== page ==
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Don’t You Wish You Had Fused to the Pelvis the First Time

A Comparison of Reoperation Rate and Correction of Pelvic Obliquity

Nielsen, Ena, BA; Andras, Lindsay M., MD; Bellaire, Laura L., MD; Fletcher, Nicholas D., MD; Minkara, Anas, MD; Vitale, Michael G., MD; Troy, Michael, BS§; Glotzbecker, Michael, MD§; Skaggs, David L., MD, MMM

doi: 10.1097/BRS.0000000000002888
CLINICAL CASE SERIES
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Study Design. A multicenter retrospective study.

Objective. The aim of this study was to compare pelvic obliquity correction and reoperation rate in neuromuscular scoliosis patients who had their pelvis included in a posterior spinal fusion (pelvic fusion, PF) at their index procedure versus revision procedures.

Summary of Background Data. There is limited information on outcomes specific to fusing to the pelvis for neuromuscular scoliosis in a revision operation versus index surgery.

Methods. Charts and radiographs were reviewed of patients with PF for neuromuscular scoliosis from January 2003 to August 2015 at four high-volume pediatric spine centers with >2 year follow-up.

Results. Two hundred eighty-five patients met inclusion criteria; 271 had PF done at index surgery and 14 had PF done during revision surgery. Before index procedure, there were no significant differences in Cobb angle (P = 0.13). Before PF, there was no difference in pelvic obliquity (P = 0.26). At the time of fusion to the pelvis, estimated blood loss (P = 0.23) and operative time (P = 0.43) did not differ between index and revision groups. Percent correction in pelvic obliquity was similar for both groups (P = 0.72). Overall, 69 patients had complications requiring return to the operating room. Excluding the revision surgery for inclusion of the pelvis for the revision group, there was still a lower reoperation rate with index PF (22.9%, n = 62/271) than revision PF (50.0%, n = 7/14) (P = 0.02). Implant failures were significantly higher in the revision group (index = 7.4%, 20/271; revision = 42.9%, 6/14; P < 0.001).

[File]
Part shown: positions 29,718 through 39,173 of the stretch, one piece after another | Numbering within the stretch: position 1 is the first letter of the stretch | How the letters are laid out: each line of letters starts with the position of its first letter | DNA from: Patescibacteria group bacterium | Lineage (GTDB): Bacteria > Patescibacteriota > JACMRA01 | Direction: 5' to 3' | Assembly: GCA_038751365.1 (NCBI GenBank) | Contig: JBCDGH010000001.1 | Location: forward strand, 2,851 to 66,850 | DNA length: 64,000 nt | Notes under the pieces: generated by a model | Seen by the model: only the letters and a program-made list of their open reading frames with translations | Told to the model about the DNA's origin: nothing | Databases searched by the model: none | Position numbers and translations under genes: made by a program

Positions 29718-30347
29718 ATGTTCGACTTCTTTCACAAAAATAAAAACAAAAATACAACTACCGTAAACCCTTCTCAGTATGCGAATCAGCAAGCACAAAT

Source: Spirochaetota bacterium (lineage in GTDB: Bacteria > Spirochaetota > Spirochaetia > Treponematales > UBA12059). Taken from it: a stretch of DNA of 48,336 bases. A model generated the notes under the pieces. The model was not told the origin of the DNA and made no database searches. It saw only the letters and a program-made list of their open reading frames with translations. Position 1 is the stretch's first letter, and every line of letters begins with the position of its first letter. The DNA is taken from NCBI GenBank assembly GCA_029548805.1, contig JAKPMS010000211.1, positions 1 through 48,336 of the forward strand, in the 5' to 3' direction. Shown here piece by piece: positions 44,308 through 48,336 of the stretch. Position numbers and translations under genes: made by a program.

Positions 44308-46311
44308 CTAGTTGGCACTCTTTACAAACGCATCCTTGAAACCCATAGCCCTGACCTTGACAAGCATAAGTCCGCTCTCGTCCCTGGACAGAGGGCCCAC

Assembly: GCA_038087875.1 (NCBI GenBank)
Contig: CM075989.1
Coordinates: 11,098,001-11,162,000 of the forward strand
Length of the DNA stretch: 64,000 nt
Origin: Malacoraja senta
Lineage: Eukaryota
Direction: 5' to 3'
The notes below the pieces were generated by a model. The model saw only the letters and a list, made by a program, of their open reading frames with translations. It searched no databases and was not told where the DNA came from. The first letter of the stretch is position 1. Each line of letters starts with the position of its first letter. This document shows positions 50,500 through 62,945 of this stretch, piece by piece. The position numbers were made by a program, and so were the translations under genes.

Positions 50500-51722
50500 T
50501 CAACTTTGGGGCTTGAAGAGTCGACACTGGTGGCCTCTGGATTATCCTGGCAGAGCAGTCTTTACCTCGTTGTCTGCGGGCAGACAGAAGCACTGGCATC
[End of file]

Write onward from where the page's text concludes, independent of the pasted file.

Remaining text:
Conclusion. PF at the index spinal fusion led to similar correction of pelvic obliquity with approximately half the reoperation rate compared with PF at a revision surgery. Operative time and blood loss were similar between index and revision spinal fusion.

Level of Evidence: 4

Pelvic fusion at index spinal fusion led to similar correction of pelvic obliquity with half the reoperation rate compared to PF at revision surgery. While we would intuitively think that extension to the pelvis is a relatively small procedure, operative time and blood loss were similar to the index fusion.

Children's Orthopaedic Center, Children's Hospital Los Angeles, Los Angeles, CA

Emory University Hospital, Atlanta, GA

Columbia University Medical Center, New York, NY

§Boston Children's Hospital, Boston, MA.

Address correspondence and reprint requests to David L. Skaggs, MD, MMM, Children's Orthopaedic Center, Children's Hospital Los Angeles, 4650 Sunset Blvd, MS#69, Los Angeles, CA 90027; E-mail: dskaggs@chla.usc.edu

Received 21 May, 2018

Revised 27 August, 2018

Accepted 7 September, 2018

The manuscript submitted does not contain information about medical device (s)/drug (s).

No funds were received in support of this work.

Relevant financial activities outside the submitted work: board membership, consultancy, stocks, grants, payment for lecture, patents, royalties.

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